So, guess what? Hey, lets go public. Guess what? Lets sell 20% to AMG. Guess what? Lets sell to TA Associates
What will be very interesting to see is if that holds up as we go through and see the dispersion of returns that has developed within these much more volatile markets and if people start to become a little wary again of performance fees. Are they worth something? Absolutely. But how should they be valued?
Mr. Bruno: When we talk about alternatives, a lot of people tend to think strictly of hedge funds. Can we talk a little bit about some of the other types of alternative investment vehicles that you think will be attractive in M&A.
Mr. Hunt: Alternatives are rapidly moving from an asset class to a set of techniques. Its important to recognize that those are very different things and they play out in the industry in different ways.
Some forms of what we now call hedge funds or private equity players or, I think you could argue, real estate, commodities, real assets, are truly uncorrelated asset classes, which will remain so. Many other things we see out there are strategies and simply techniques that I think will play out across the normal course of stocks and bonds as we know (them) today.
To answer your question about convergence, the reality is its already happened. We recently completed a survey of the profitability and growth that covers about half of the industry. Right now, basically a third of the average revenues of a large asset manager come from alternatives.
So its not about will there be convergence or anything else. Its happened, and its certainly happened for the larger players. Its a big part of their revenue and their profitability. I think part of that is exactly what Ron said, which is: This isnt a choice that the industry has; this is about what clients are demanding.
In the good old days, this was mostly a high-net-worth game and thats where most of the assets built. Going forward, the assets are going to come from big international governments. Theyre going to come from major pension players. Its going to be institutional money. And thats going to put the money managers in the real drivers seat of building out these businesses.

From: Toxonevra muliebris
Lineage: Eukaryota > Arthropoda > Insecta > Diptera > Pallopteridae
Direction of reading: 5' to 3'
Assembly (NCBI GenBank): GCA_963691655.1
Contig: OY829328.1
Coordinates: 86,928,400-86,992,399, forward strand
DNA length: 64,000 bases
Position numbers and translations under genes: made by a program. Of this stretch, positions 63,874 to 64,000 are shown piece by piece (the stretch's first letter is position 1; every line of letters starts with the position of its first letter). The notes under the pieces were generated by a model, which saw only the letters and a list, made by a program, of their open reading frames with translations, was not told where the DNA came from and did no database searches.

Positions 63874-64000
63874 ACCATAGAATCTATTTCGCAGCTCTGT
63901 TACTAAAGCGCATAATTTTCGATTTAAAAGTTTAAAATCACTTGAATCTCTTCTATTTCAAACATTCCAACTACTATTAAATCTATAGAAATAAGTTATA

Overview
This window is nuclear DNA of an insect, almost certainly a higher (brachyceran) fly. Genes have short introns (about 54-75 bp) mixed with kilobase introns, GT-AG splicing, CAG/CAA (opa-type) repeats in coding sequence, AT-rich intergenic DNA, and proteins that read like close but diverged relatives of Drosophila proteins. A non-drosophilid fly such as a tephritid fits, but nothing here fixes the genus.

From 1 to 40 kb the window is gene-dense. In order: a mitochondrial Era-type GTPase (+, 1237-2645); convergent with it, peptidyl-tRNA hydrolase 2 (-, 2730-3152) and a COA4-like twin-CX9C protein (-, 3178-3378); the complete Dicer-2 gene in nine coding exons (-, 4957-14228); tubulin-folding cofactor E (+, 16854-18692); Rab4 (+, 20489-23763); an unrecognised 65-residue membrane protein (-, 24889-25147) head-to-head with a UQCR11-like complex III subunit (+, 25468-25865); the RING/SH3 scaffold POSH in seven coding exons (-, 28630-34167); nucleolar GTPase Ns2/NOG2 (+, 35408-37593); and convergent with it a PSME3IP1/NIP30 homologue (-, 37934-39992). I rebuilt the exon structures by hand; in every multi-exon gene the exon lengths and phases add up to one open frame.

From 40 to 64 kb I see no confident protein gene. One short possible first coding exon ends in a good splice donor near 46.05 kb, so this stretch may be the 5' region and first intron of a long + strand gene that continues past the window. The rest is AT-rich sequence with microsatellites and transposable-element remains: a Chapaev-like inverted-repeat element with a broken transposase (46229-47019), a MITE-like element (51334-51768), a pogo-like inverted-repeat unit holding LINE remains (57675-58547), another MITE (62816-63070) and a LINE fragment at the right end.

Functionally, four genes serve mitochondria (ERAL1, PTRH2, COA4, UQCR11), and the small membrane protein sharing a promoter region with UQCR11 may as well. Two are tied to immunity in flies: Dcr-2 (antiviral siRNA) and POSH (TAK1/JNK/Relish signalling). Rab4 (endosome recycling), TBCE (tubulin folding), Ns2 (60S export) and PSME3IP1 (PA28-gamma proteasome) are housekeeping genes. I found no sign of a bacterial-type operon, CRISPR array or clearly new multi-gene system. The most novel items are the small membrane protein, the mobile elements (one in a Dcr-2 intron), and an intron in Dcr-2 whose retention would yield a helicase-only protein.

And I think there are some important implications for how the industry develops in that.
One is that we firmly believe that the multiboutique model will be very successful at the expense of some of the others, partly because it has the capabilities of acquiring and building out different pockets of this while maintaining some control over distribution.
Secondly, we believe that pricing will come down, and that a lot of whats been kind of in the hedge fund arena and others has really been kind of beta at alpha-plus pricing. Youll see a lot of that washing through the system. Therell always remain a few people who really generate alpha, but we will see whether its 130/30 or a whole range of much cheaper products (that) use alternative techniques will be offered to institutions.
Last, we would say that we do see the professionalism of the alternative space, whether or not its the large alternatives that might be going public. They all need to begin to put in place the people, processes or more advanced managerial techniques, rather than (the) kind of pure craft businesses that they have today.
Mr. Pakenham: Asset management companies always operate in two dimensions. One is they are looking after their clients, and then the other is theyre looking after their own future. And that I would think it would be true to say over here, but maybe you could say even more so in Europe as an industry we are very poor, I think, at listening to the demand of our clients. Because very frequently we have investment teams who love managing money, and they have a God-given right to do that, and its a question of finding the right person to buy their product rather than, unfortunately, the other way around.
So thats the sort of dimension I think would come into play. Where you have today a British asset management company, which traditionally has had much worse margins than in this country or hedge funds or the private equity, the alternative space or the real estate also with a God-given opportunity to improve margins tremendously.